Deliver Us The Moon Review – Love And Loss In Space
When we look to the moon, we see nothing but a glowing rock that lights up the night sky. But what if it were humanity’s last hope for survival? This is the basic premise in Deliver Us the Moon, a nicely penned story of isolation and loss that puts you in the role of an astronaut who travels to the moon to save the planet. While leaning heavily on walking simulator conventions like story progression coming from talking holograms and written documents, developer KeokeN Interactive doesn’t shy away putting you in exciting, do-or-die scenarios when things don’t go as planned.
Deliver Us the Moon’s writing is the driving force, but this sci-fi journey is also strong in its pacing and variety, which help build momentum, create tension, and make it seem like every second matters even though you mostly play at your own pace.
The game tells the grim tale of Earth running out of natural resources, forcing humanity to the stars to find other solutions. As luck would have it, we don’t have to travel far, as the moon is rich in a powerful isotope called Helium-3 that could solve the energy crisis. The nations of the world unite and develop a revolutionary way of transmitting Helium-3 to Earth. Just when it seems we have a new beginning, the moon falls silent and the transmission ends. We have just enough energy to send a one-man rocket to the moon to figure out what went wrong, and hopefully bring the Helium-3 feed online again.
Your first steps aren’t made on the moon, and instead unfold on Earth’s surface, which looks eerily alien given the yellow sky and dust-filled air. Your mission is to power up the rocket and launch. This is an awesome moment since you manually need to bring the rocket’s systems online from within the cockpit. You are tasked to quickly throw the switches in the right order, a moment KeokeN cleverly achieves by highlighting your next interaction in a pink hue – making you look like a well versed astronaut. You then get to experience the rocket launch from a first-person perspective, which beautifully illustrates the transition from Earth’s atmosphere to space.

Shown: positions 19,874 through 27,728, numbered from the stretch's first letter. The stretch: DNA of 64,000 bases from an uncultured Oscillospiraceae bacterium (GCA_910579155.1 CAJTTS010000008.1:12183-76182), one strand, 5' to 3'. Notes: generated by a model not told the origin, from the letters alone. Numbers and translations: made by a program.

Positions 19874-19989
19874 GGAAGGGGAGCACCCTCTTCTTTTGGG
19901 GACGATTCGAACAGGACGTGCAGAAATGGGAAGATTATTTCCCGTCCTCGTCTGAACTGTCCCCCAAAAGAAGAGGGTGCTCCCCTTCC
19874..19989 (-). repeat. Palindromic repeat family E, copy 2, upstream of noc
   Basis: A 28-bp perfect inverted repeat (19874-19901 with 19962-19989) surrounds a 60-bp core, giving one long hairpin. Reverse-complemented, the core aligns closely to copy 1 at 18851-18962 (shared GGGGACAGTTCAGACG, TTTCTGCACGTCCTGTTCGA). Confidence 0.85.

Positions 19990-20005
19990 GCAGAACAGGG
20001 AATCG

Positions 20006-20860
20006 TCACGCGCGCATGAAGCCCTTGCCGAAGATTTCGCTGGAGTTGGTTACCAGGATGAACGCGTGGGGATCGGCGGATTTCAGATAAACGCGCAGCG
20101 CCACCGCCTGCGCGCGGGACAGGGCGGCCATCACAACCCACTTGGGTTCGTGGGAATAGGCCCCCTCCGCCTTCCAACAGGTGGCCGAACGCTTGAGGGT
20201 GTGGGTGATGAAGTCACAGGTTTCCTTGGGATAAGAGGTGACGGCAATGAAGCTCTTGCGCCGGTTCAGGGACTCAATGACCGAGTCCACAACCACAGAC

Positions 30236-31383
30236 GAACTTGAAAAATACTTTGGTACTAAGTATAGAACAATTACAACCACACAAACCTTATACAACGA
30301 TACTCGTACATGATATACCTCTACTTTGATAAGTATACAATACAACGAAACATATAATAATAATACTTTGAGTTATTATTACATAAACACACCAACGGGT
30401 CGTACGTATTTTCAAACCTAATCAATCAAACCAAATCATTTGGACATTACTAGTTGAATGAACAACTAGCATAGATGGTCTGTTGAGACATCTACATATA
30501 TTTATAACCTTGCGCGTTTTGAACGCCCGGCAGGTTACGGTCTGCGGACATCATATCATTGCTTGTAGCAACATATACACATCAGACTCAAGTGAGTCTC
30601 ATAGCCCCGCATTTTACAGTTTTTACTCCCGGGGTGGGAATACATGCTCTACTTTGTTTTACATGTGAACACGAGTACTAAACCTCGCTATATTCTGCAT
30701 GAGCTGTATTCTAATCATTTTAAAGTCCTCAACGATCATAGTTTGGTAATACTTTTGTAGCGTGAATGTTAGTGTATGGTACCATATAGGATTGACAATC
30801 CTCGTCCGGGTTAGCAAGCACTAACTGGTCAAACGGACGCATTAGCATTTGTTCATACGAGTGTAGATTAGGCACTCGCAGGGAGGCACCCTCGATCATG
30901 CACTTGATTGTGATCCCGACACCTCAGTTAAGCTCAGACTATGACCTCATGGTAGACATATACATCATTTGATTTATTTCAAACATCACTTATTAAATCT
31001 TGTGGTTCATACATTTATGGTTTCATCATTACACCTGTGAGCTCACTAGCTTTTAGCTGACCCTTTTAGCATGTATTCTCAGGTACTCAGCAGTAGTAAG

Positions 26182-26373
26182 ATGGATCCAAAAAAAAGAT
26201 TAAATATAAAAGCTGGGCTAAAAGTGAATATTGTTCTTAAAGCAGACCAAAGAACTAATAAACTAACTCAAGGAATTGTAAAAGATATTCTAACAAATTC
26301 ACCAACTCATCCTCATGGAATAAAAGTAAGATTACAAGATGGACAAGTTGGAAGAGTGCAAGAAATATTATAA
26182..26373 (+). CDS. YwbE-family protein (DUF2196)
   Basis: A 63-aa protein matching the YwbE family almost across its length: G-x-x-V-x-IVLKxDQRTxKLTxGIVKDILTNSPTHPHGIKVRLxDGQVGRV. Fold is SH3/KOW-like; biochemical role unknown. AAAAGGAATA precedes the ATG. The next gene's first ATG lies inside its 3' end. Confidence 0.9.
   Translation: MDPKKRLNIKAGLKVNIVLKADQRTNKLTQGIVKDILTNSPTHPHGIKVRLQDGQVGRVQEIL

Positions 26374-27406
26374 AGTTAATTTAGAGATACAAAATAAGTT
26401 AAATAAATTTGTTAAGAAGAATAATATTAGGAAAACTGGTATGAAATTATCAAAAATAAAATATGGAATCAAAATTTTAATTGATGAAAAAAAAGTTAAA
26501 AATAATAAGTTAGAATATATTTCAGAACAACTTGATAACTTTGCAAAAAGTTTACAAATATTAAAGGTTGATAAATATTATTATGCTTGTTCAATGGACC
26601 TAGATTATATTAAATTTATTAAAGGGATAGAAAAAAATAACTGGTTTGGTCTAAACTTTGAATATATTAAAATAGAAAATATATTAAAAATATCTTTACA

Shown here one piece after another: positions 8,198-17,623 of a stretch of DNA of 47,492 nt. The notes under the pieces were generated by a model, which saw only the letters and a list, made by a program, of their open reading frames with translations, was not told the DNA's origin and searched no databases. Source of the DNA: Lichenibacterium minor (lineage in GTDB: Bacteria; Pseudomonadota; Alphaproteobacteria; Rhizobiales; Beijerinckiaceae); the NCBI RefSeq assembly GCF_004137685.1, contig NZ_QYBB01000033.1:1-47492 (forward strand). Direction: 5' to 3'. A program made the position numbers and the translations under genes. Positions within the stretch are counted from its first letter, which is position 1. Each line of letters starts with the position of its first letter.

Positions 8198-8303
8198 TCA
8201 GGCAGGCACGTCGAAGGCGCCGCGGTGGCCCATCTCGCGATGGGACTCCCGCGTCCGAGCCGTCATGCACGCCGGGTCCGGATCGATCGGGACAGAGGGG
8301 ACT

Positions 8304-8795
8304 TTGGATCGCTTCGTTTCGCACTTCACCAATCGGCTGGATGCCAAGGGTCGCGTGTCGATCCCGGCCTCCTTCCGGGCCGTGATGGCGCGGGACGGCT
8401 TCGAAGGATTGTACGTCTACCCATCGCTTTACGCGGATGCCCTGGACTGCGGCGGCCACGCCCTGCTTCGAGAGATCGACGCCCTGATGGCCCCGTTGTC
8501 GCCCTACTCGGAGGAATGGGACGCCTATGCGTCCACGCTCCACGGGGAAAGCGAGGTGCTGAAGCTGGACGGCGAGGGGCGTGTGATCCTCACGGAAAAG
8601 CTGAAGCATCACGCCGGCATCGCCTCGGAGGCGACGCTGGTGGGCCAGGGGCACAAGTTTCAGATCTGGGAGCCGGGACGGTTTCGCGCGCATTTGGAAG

When you reach the lunar establishment, which is in ruin and not occupied by any life, exploration unfolds from both third- and first-person angles, often determined by the type of actions you must complete. Third-person view is used primarily for on-foot sections, which can be as tame as exploring living quarters for clues or as thrilling as darting dangerously past spinning blades in low gravity. These moments are backed by well-designed controls and sometimes stunning set pieces, like a tall tower crumbling with you on it. There isn’t any combat, but if you don’t move quick enough in certain areas, you’re going to fail and have to retry.
The first-person camera is used sparingly, but is effective for intense, intimate moments, zero-gravity flight, and controlling a floating droid tied to some of the game’s best puzzles. I was a little annoyed that almost every door you need to access requires a puzzle or keycode, and some of your actions feel repetitive and lose their electricity after doing the same thing two or three times. For instance, taking a lunar rover onto the surface is enthralling the first time, but feels like a chore the next time out.
Most of your effort is spent exploring and following the narrative threads of the people that once occupied this station. You see many of them as featureless holograms and get to know a few of them somewhat intimately. What you learn is that the heart can sometimes cloud one’s perspective. You see just how big of a problem that can be, but also how touching it can be. At the end of the journey, I found myself thinking about what I would do if I were in these characters’ shoes in these moments.
Deliver Us the Moon is an excellently made game that succeeds in story and atmosphere. The lunar settlement is a fascinating place to explore, and even though it’s just filled with holographic ghosts, you get a sense of how it was once thriving and what exactly went wrong. The experience starts out strong and ends strong; some of the middle ground is a bit repetitive, but the narrative is engaging throughout and makes the journey worth taking.